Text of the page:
A protein known for its role in forming blood clots has been found to cause the characteristic cognitive decline of Alzheimer's disease. The discovery provides a new target for drug developers trying to find a cure for this devastating condition.
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Alzheimer's disease is the most common cause of dementia, with over half a million sufferers in the UK alone. It is a progressive disease characterized by memory loss and difficulties with thinking, problem-solving or language.
The condition is characterized by a reduction in the number of connections between neurons in the brain, caused by the build-up of proteins as ‘plaques’ and ‘tangles’. Eventually, the build-up of these proteins results in of the breakdown of synapses and cognitive decline.
Studies have previously shown abnormalities in the vast network of blood vessels in the brain, but was not clear whether the vascular damage contributed to synaptic damage or whether it caused neuroinflammation, both of which can lead to cognitive decline.
Now, using state-of-the-art imaging technology, scientists at the Gladstone Institutes have produced the first three-dimensional volume images of Alzheimer’s disease. The images are of the brains of patients with Alzheimer's disease and also mouse models.
The findings showed that the blood-clotting protein, fibrinogen, is responsible for a series of molecular and cellular events that can destroy memory storage sites in the brain, giving rise to cognitive decline. Fibrinogen was seen to leak from the blood into the brain, where it activated the brain's immune cells triggering them to destroy neuronal synapses.
The researchers demonstrated in mouse models of Alzheimer’s disease that preventing fibrinogen from activating the brain’s immune cells provided protection against memory loss.
We found that blood leaks in the brain can cause elimination of neuronal connections that are important for memory functions. This could change the way we think about the cause and possible cure of cognitive decline in Alzheimer's disease and other neurological diseases."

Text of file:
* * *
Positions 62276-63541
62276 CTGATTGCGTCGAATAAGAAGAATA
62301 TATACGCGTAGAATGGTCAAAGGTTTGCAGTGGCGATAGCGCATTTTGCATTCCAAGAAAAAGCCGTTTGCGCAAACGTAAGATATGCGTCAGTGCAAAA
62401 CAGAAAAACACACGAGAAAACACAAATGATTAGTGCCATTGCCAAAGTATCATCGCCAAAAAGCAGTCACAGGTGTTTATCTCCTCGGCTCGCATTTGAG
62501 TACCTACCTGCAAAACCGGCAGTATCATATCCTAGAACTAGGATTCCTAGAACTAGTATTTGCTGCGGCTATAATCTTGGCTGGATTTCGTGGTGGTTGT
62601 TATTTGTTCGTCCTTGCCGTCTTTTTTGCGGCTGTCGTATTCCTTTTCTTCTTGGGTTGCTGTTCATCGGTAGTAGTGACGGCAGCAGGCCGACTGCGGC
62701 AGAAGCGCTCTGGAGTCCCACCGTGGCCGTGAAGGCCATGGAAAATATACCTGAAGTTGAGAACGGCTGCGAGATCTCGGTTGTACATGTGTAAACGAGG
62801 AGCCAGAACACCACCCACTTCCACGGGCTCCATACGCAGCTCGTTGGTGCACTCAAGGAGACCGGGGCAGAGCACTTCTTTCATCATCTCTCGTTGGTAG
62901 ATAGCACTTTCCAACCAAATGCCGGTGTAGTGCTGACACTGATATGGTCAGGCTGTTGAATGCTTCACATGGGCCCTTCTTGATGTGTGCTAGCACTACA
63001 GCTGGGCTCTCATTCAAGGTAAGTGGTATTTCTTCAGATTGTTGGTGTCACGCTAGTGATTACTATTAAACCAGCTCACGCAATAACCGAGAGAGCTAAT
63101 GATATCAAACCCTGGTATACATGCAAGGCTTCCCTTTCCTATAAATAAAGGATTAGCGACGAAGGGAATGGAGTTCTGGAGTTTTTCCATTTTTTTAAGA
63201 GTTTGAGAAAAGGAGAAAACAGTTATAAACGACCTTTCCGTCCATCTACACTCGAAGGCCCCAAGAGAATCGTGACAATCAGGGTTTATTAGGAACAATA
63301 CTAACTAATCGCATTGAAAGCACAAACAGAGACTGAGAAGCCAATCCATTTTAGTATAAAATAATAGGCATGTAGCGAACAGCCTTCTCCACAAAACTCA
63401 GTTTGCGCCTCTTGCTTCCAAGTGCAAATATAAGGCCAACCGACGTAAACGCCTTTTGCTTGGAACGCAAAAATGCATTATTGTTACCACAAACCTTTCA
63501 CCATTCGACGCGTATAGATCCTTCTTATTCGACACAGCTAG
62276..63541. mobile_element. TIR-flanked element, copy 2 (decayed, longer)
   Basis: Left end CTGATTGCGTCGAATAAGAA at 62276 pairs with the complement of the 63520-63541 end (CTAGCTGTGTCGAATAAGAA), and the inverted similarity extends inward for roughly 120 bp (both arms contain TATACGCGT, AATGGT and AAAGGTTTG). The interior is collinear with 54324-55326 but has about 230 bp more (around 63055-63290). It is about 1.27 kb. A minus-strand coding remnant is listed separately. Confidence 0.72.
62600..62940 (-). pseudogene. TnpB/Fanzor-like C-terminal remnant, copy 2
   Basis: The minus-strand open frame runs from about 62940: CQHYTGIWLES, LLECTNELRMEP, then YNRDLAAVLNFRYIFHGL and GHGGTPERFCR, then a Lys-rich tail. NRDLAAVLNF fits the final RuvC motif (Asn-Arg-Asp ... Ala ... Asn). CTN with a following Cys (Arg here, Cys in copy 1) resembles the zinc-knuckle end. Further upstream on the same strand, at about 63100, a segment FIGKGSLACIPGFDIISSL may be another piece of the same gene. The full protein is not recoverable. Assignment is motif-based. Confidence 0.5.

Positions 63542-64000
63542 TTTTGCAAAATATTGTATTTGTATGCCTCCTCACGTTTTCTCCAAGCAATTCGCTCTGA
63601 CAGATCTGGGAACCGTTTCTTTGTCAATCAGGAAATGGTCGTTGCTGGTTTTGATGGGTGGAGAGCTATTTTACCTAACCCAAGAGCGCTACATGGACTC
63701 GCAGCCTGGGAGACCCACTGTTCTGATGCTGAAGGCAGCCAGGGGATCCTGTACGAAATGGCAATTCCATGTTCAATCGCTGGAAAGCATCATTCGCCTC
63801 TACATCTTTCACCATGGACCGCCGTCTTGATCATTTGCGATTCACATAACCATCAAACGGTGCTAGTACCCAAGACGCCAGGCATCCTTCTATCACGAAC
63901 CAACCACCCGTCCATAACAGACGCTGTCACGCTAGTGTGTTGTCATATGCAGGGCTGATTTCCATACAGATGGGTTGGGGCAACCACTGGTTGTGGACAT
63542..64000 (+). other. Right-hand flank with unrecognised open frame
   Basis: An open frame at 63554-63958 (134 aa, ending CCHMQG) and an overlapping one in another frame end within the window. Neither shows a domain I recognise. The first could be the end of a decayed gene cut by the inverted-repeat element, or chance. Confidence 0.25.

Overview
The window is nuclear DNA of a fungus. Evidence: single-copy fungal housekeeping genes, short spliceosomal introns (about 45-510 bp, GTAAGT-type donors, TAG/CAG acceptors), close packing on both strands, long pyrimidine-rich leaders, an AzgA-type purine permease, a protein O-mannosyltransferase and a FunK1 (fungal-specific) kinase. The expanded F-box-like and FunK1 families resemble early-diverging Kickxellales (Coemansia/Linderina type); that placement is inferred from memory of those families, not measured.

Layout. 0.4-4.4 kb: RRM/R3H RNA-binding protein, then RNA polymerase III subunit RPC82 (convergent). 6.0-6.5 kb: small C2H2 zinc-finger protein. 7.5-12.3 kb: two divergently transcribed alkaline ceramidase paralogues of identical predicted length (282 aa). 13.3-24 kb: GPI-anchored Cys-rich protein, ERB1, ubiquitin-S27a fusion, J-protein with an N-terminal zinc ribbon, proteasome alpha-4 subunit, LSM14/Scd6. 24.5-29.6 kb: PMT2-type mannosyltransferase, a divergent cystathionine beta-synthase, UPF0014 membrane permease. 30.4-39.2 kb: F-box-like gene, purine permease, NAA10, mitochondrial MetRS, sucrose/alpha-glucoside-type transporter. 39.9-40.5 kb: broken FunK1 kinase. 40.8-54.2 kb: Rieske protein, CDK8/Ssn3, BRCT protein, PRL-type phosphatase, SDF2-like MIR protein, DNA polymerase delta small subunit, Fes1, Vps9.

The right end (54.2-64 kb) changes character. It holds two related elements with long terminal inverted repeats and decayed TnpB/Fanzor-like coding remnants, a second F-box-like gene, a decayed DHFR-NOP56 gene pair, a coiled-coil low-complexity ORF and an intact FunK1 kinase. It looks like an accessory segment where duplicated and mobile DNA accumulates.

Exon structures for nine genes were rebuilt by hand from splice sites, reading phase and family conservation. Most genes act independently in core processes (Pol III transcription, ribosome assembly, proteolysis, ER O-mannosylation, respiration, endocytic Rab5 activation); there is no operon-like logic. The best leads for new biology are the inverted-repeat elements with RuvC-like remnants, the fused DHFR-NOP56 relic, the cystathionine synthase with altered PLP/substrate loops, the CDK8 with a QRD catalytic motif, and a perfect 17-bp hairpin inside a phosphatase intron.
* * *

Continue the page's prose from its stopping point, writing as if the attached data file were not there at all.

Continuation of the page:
Katerina Akassoglou, Lead Investigator
The team also showed that fibrinogen was able to cause the same effect in healthy brains, without any signs of amyloid plaques, which have been the main focus in the search for effective treatments for Alzheimer's disease.
Our work identifies an alternative culprit that could be responsible for the destruction of synapses."
Mario Merlini, First Author
Indeed, the data confirm that there are two distinct mechanisms underlying dementia. This helps explain why elderly people with vascular dementia show similar rates of cognitive decline as patients with the amyloid plaques of Alzheimer's disease and why an additive effect is observed in patients with both pathologies.
It is hoped that these exciting findings, which have greatly advanced our understanding of the contribution of vascular pathology to the progression of Alzheimer's disease, may have therapeutic implications not only in Alzheimer's disease but also in other neurological conditions with similar pathologies such as multiple sclerosis.
Akassoglou and her colleagues have already developed an antibody that blocks the interaction between fibrinogen and cells of the brain's immune system and protected mouse models of Alzheimer's disease from brain inflammation and neuronal damage
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